Breaking A Brick Wall

by Swearer Center
February 10, 2014

Every January, 35 Brown students live together in a church in downtown Providence to explore and engage with local issues such as homelessness, healthcare, urban education, refugees, and environmental justice. Unlike many break projects that focus on direct service, Winter Break Projects focuses on investigation and collaborative learning. Here a student reflects on a day spent in the "Labor and Immigration" project.

This entire week has been so incredibly enlightening. We've explored a lot of different barriers undocumented students face from human rights to employment opportunities, but what we explored today really hit home for me: education.

We met with the executive director of Blackstone Academy, a charter school in Pawtucket. She was an incredibly engaging, passionate woman, but what really struck me was the story she told about this one student who was an immigrant, high-achieving, all-around amazing person. Come junior year, college prep time, it came out that he was undocumented. Concurrently, a class at Blackstone Academy was doing a project on immigration which led to an awakening of students coming out as undocumented.

As an immigrant myself, I identify with many of the barriers we've learned about including language and being among the first in my family to go to college. Many of the students at Blackstone Academy actually from my place of birth, Colombia. It really saddened me to realize that I've lived a parallel life to these students. We were probably raised with the same values and raised to have the same strong work ethic, only they've been barred from the opportunities I've had because of some arbitrary status.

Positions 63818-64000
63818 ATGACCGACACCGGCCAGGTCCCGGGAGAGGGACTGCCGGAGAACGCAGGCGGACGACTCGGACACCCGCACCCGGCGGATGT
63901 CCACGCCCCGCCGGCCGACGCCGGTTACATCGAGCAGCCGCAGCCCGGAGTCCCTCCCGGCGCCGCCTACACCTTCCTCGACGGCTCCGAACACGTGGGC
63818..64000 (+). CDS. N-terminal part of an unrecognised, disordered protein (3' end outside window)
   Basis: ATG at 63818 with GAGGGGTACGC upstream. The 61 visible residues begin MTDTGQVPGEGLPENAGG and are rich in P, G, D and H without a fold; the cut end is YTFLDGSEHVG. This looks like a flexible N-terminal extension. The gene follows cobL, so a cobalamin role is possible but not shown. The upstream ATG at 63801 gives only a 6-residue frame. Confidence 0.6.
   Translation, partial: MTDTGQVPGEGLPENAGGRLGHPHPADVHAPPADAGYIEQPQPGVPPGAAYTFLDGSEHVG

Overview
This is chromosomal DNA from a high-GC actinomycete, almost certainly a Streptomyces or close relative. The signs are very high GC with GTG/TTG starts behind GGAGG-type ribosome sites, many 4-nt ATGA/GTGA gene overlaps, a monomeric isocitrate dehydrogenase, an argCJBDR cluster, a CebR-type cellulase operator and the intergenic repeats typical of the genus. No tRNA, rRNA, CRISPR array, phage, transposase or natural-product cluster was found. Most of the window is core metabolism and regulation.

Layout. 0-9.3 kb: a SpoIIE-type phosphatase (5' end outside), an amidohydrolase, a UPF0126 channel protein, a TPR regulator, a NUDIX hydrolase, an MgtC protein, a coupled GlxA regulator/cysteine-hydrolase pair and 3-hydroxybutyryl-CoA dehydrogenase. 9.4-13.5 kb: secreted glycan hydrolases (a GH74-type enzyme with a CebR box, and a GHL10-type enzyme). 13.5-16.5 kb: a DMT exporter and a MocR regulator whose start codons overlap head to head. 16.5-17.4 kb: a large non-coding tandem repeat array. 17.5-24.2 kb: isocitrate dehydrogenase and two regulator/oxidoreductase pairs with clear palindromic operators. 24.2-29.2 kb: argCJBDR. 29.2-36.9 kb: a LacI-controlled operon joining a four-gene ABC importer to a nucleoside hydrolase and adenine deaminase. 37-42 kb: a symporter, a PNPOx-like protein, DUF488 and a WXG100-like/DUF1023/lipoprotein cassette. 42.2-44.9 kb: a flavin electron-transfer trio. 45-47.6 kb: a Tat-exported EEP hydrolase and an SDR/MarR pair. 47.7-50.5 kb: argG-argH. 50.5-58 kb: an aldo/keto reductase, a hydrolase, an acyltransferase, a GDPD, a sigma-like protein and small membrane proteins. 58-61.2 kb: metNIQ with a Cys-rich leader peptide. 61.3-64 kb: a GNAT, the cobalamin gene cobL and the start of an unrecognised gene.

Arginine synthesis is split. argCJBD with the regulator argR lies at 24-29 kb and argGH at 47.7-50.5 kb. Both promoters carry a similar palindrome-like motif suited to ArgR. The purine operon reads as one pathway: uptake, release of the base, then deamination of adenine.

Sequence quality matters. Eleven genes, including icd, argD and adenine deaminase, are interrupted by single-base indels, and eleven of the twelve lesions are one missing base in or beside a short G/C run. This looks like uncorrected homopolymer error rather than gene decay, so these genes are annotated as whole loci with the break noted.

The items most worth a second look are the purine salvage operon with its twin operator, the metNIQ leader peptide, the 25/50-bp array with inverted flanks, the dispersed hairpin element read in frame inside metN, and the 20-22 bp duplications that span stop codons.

When I was growing up, my dad would always tell me "Todo en la vida tiene solución": Everything in life has a solution. This has basically been my life philosophy ever since in tandem with "this too shall pass." Up until this point, it had been true. The more we delved into these issues though, the more I felt like I had found the first counterexample.

Social justice work, overall, I've found to have a pretty high burnout. Often times it can feel like trying to break down a brick wall with plastic cutlery. Meeting with the people we have though, has been truly inspiring. What to me would have been the first detrimental counterexample to my life philosophy, has actually motivated millions to push back in a nationwide movement for comprehensive immigration reform. A student we talked to today actually testified in front of the Board of Governors for Higher Education. The executive director of Blackstone Academy partnered with Dorcas International Institute and an immigration lawyer, going above and beyond to help meet the needs of her students. The director of the College Advising Corps plans strategically so that even in the face of uncertainty with her undocumented students, she is prepared.

Though this week was emotionally taxing, it was incredibly refreshing to be surrounded by people who are so committed to the work they were doing with such positive energy. It was really a great way to start the semester.